Mitt Romney Buffs His Conservative Credentials
- Monday, January 29, 2007
Romney, who recently formed a presidential exploratory committee, delivered his remarks on Saturday at the National Review Conservative Summit, a gathering of conservative activists, lawmakers and pundits in Washington, D.C.
Romney said the "bar must be raised" in both domestic and foreign affairs at a time when Asian nations stand poised to challenge American primacy. The growing threat of "radical violent Islam" and the specter of a nuclear Iran also figured prominently in Romney's talk.
Present-day superpower status will not necessarily transfer over the long term, he said, if American policy-makers entertain false notions about the true source of the nation's strength.
Romney invoked the historical example of France to show how quickly once-great nations can lose power and influence when the wrong polices are embraced. To drive the point home, Romney quoted his father, who said, "Nothing is as vulnerable as entrenched success."
Unlike liberal Democrats who view government as the greatest source of American strength, Republicans understand that it is the "hard-working, innovative, risk-taking, God-fearing, family-loving and freedom-loving" American people who make the nation great and ensure its superpower status, Romney said.
Americans are fully capable of meeting the challenges of the 21\super st\nosupersub Century, he continued, so long as they have greater individual freedom, lower rates of taxation, less cumbersome investment opportunities and a more efficient government.
Romney expressed support for making the Bush tax cuts permanent and pointed out that has signed the "Taxpayer Protect Pledge" (http://www.atr.org/pledge/index.html)
He also expressed concern over what he termed a "disinvestment in technology" by corporations, driven in part by a high number of lawsuits. Americans corporations spent more money defending tort claims last year, Romney contends, than they did on research and development.
He also addressed the growth of entitlement programs.
"Spending in Washington is simply out of control," Romney said. America's long-term vitality is threatened by a mix of "pork-barrel" projects and extravagant entitlement expenditures, he argued.
Over two-thirds of federal spending will be directed to entitlement spending and the interest expense that goes with it by the time the next president finishes his second term, Romney claimed.
"How can we remain the world's military and economic superpower with that kind of entitlement expense trajectory?" he asked.
While he was governor, Romney said he pursued free-market reforms in health care and "choice" initiatives in education that could be applied on the national level. He also detailed efforts aimed at eliminating unnecessary and wasteful spending in the state budget.
Romney said the threat of "jihadism" is "woefully misunderstood" and in some respects underestimated.
A network of radical elements -- including al Qaeda, Hizballah, the Muslim Brotherhood and others - is able to reach millions of people with a message that is "devastating to civilization," and those radicals are working "to replace all moderate Islamic governments with a single caliphate and to govern all nations that have ever been touched by Islam," he said.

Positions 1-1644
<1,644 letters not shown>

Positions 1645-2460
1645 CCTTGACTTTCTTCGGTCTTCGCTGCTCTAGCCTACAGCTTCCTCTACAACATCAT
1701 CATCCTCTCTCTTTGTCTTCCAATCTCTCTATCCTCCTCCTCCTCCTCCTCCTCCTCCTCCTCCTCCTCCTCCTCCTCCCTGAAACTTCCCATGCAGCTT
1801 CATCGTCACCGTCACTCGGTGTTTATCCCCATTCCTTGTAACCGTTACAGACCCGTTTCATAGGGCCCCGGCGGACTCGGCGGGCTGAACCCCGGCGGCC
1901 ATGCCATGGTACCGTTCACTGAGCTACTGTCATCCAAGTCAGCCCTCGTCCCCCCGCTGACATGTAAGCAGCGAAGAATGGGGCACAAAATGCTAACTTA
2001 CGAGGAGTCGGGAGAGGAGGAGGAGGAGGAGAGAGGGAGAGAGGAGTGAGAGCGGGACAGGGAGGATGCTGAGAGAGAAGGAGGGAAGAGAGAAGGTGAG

"For that to happen, they need to crush the superpower that keeps the world order in check, [and] that's the U.S. They want to collapse our economy, our government and our military."
While this may seem like a far-fetched proposition to some, Romney argued that the jihad elements are "crazy but not stupid," and have identified certain points of vulnerability, such as the "interdependent" nature of the U.S. economy.
Romney said Iran is "at the heart of the jihadist threat" and "must be stopped."
Some of the key policy proposals Romney discussed included a call to indict Iranian President Mahmoud Ahmadinejad for "incitement to genocide."
He also outlined steps that could be taken both diplomatically and financially to isolate the regime in Iran. Romney, for instance, favors the imposition of restrictions on investments that would go to corporations doing business in Iran.
"Military options are not off the table," he added. "Nor are they coming off the table."
Several high-profile issues assumed center stage in Massachusetts during Romney's term as governor, including same-sex marriage and the role of the judiciary.
At a time when the state supreme court was ruling in favor of homosexual marriage, Romney said he did "everything within my power and within the law to stand up for traditional marriage." He also expressed the view that marriage is not primarily about adults and adult rights but rather about "the development and nurturing of children."
While he acknowledged he was once "pro-choice" and not always a "Ronald Reagan conservative" on the question of abortion, Romney said he has "changed his view."
The turning point came, he explained, when he began to study stem cell research and found that a "bright line" could be crossed making it possible to create life simply for purpose of "experimentation and destruction," he added.
From that point forward, Romney said he squarely aligned himself with the pro-life cause and sought to advance measures as governor that would protect the "sanctity of life."
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